As payment technology gets more sophisticated, actually making payments is going backwards and getting more complicated. With a growing number of methods from Open Banking to 'buy now, pay later', paying for things becomes more confusing, not less. <br> <br>
But at least we can rely on our wages being paid on time, right?
Is there a solution to the problem of wage friction?
Well of course there is – and it will suit the companies as much as the employees. <br> <br> Currently, if you are employed, your wages go through a process where the company that you work for calculates the tax on your earnings and sends this off to the tax collector. The remaining money is then deposited into your bank account from your employer’s bank account using an age-old banking process that takes 3 days to arrive in your account after instruction. With the rise of more secure technology, and particularly the increasing digitisation of tax, there is huge potential for innovation in this space. <br> <br>
But why are we still using banks as the payment conduit?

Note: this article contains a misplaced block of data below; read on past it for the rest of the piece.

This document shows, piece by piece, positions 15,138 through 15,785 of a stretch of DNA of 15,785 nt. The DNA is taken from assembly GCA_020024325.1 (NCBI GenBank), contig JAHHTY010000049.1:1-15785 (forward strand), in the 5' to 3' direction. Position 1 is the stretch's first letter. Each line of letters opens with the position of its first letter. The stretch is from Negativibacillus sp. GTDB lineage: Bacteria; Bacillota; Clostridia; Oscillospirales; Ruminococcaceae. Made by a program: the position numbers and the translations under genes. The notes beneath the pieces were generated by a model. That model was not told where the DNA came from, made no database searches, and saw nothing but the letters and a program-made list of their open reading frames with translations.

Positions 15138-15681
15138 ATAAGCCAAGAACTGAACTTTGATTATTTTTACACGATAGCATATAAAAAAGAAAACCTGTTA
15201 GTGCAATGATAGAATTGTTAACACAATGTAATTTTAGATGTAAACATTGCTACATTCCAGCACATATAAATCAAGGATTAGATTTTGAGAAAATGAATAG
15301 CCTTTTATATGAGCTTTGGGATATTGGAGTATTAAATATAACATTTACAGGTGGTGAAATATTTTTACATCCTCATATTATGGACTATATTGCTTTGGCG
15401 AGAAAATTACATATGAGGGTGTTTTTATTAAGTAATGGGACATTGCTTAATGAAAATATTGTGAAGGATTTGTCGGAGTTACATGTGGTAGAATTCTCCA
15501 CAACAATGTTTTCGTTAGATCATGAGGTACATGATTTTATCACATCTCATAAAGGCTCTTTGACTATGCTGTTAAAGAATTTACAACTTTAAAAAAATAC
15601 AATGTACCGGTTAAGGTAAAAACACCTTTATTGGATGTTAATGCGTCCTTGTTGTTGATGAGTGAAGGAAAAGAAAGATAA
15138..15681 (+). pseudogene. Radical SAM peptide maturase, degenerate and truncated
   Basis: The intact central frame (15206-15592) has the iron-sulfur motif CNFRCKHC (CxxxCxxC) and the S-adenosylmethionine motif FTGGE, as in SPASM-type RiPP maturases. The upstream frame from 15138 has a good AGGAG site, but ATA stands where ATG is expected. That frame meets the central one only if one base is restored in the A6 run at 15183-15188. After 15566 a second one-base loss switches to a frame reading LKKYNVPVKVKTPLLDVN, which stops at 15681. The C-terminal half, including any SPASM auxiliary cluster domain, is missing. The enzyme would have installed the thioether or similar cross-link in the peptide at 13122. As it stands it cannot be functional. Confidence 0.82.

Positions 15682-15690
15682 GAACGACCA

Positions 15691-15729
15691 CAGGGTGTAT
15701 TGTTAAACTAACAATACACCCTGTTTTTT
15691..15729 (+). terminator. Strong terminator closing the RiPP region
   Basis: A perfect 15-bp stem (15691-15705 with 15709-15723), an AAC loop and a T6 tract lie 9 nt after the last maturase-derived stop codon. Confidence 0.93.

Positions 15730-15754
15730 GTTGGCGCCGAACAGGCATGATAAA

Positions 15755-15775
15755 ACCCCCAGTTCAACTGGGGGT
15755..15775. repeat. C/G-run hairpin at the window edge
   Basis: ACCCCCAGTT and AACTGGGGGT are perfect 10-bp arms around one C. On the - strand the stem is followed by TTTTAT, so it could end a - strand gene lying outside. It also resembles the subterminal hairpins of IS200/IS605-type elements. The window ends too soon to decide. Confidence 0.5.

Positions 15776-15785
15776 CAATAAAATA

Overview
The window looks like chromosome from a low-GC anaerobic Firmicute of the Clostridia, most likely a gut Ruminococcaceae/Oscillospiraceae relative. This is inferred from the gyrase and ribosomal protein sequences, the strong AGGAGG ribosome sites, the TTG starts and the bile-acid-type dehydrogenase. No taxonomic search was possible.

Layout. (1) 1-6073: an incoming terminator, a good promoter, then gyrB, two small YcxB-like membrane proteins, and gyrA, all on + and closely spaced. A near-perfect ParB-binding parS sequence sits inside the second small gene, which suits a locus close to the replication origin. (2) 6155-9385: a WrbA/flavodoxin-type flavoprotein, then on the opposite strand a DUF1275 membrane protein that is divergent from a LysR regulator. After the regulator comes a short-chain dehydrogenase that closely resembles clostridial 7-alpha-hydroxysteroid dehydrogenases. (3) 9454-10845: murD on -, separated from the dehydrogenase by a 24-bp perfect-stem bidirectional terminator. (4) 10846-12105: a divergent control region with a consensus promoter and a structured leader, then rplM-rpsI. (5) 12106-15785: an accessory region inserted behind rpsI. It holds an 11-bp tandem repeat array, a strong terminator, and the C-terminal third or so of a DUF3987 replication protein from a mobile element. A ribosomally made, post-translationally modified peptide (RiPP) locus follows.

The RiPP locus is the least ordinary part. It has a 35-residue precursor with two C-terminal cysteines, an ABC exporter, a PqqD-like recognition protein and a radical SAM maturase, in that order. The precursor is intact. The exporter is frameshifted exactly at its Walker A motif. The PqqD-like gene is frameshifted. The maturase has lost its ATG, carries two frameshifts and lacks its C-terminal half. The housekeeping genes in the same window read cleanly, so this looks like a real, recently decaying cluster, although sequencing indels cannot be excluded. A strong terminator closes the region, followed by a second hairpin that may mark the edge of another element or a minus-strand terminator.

The simple answer is that it’s embedded into the psyche of every payroll processor out there. Banks are a trusted mechanism for payment and bacs provides a bullet-proof method of paying wages. Or are they? <br> <br> Two things are needed from a payment conduit for your wages – it needs to be safe and efficient. We need to be sure that the money is going to arrive in the right account at the right time. And it needs to be speedy and low-cost. And undoubtedly banks can provide this. <br> <br> But why couldn’t your employer be that trusted, robust conduit? Your employer – or, in the case of a smaller employer who doesn’t have the resources, an embedded finance company which provides these services white labelled for the company – could easily be that conduit. Working with an embedded finance company (like.. er… Caxton) would allow those employers to offer both the security of a well regulated service, as well as the guarantee that your card will be connected and you will be able to use it as you’re used to. <br> <br> The impact on treasury is huge and instantly positive. If a company has a treasury with an embedded finance company, as well as employee accounts within this, payments are instant and cash flow is secure. Rather than having to pay the bank days in advance to ensure that your employees get their money on time, moving the money is pretty much instant. No genius prizes for understanding the positive impact this can have on cash flow. <br> <br> The potential benefit to your employees is also huge as you as a business will be able to offer your employees plenty of benefits that are currently out of reach. You can offer benefits like low cost loans and a huge amount of benefits. Imagine, for example, being able to offer your employees a pre-tax earnings mortgage, similar to the Cycle to Work scheme? Especially with the market as it is, top talent is looking at who can offer the most benefit to them and their career, and by using embedded finance you open up the possibilities for what those benefits could be and what that could look like. <br> <br> And that’s not even getting into what I see as one of the main benefits of embedded finance, which is earned wage access. Consumers today want convenience over all, and consider money earnt to be their money – rightfully so, as they have done the work that wage is being paid out for. Someone who is a part time teacher, for example, may not be able to wait until the end of the month to get the money they have rightfully earnt in the first two weeks of that month. Earned wage access is a huge opportunity to help people, especially those who are on or close to the bread line, stay out of debt and not have to rely on predatory lending. With the cost of living crisis especially it will be so important that people are able to access their money immediately. This is a much bigger topic than can be covered in a few sentences, so next month I will do a deep dive into what this means for the future of payments.